Aboriginal and Torres Strait Islander people are more likely to report poorer self-assessed health, and have higher rates of hospitalisation and higher prevalence rates for many health conditions than other Australians. The burden of disease suffered by Indigenous Australians is estimated to be two-and-a-half times greater than the burden of disease in the total Australian population. Long-term health conditions responsible for much of the ill-health experienced by Indigenous people include circulatory diseases, diabetes, respiratory diseases, musculoskeletal conditions, kidney disease, and eye and ear problems. For most of these conditions, Indigenous Australians experience an earlier onset of disease than other Australians.
The Indigenous population is disadvantaged across a range of socioeconomic dimensions that affect health outcomes, such as income, employment, educational attainment and home ownership (see Chapters 2, 3 and 4). In addition, Indigenous people are often more exposed to certain health risks such as smoking, poor nutrition, alcohol misuse, overcrowded living conditions and violence (see Chapter 8).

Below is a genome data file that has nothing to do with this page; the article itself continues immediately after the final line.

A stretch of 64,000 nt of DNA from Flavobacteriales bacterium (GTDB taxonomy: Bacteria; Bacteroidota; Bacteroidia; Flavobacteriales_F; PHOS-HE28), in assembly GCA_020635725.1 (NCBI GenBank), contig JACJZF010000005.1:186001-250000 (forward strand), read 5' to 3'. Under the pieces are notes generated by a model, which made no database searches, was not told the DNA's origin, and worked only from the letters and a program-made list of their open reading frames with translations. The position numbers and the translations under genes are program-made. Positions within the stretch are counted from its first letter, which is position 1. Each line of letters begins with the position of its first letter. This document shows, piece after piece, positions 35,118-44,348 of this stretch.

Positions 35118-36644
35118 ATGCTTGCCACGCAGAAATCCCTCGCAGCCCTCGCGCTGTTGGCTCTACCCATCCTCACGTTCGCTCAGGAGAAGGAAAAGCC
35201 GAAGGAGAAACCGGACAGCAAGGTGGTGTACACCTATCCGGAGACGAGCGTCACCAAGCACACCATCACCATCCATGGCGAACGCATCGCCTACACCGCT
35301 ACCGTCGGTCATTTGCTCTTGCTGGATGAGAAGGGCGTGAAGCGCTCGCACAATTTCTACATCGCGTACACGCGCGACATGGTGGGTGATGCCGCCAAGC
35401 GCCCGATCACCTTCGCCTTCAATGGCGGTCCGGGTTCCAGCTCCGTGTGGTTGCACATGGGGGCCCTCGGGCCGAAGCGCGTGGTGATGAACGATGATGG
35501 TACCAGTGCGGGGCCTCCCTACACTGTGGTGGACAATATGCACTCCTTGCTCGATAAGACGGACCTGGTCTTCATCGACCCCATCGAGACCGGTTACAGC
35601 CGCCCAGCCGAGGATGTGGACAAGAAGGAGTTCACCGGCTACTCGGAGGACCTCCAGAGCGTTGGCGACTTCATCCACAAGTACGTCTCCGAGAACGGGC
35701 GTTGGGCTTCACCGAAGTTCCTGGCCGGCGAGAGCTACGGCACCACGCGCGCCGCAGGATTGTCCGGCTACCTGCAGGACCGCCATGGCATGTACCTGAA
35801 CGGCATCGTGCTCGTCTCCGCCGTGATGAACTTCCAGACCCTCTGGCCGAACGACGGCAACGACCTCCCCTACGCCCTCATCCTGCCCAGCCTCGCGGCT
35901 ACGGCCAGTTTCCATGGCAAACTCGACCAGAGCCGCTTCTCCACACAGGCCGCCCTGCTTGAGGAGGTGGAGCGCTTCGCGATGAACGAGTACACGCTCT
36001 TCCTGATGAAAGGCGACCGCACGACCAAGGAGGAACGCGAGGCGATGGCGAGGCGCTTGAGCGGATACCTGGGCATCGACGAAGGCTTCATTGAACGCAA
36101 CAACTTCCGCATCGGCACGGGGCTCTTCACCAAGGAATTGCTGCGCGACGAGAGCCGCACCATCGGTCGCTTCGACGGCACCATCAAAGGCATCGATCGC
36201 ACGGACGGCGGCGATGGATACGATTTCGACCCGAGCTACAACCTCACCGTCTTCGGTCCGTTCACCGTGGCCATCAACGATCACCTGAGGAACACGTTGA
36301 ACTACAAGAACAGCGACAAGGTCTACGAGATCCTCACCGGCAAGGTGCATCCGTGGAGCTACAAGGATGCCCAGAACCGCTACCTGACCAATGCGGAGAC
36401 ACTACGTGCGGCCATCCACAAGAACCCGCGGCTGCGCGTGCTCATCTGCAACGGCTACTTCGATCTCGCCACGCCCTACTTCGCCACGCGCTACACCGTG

This chapter outlines the national data from a number of different health data collections to provide an overview of the health status of Aboriginal and Torres Strait Islander people. The chapter begins by providing information on the self-assessed health of Indigenous Australians, and the relationship between health status and various socio-demographic factors.
The chapter then provides an overview of the main causes of ill-health using self-reported prevalence data for selected health conditions, visits to general practitioners and admissions to hospitals. For the first time, a detailed section is included with information on the social and emotional wellbeing of Aboriginal and Torres Strait Islander people. Finally, specific causes of ill-health are examined in more detail, including circulatory system diseases, diabetes, chronic kidney disease, cancer, injury, respiratory diseases, communicable diseases, arthritis and other musculoskeletal conditions, eye and vision problems, ear and hearing problems, and oral health.
The quality and completeness of data vary between different sources and across jurisdictions. In many of the administrative data sources used in this chapter, such as the hospitals data, Indigenous people are under-identified and the rates of illness reported are therefore likely to be underestimates of the true rates of illness in the Aboriginal and Torres Strait Islander population.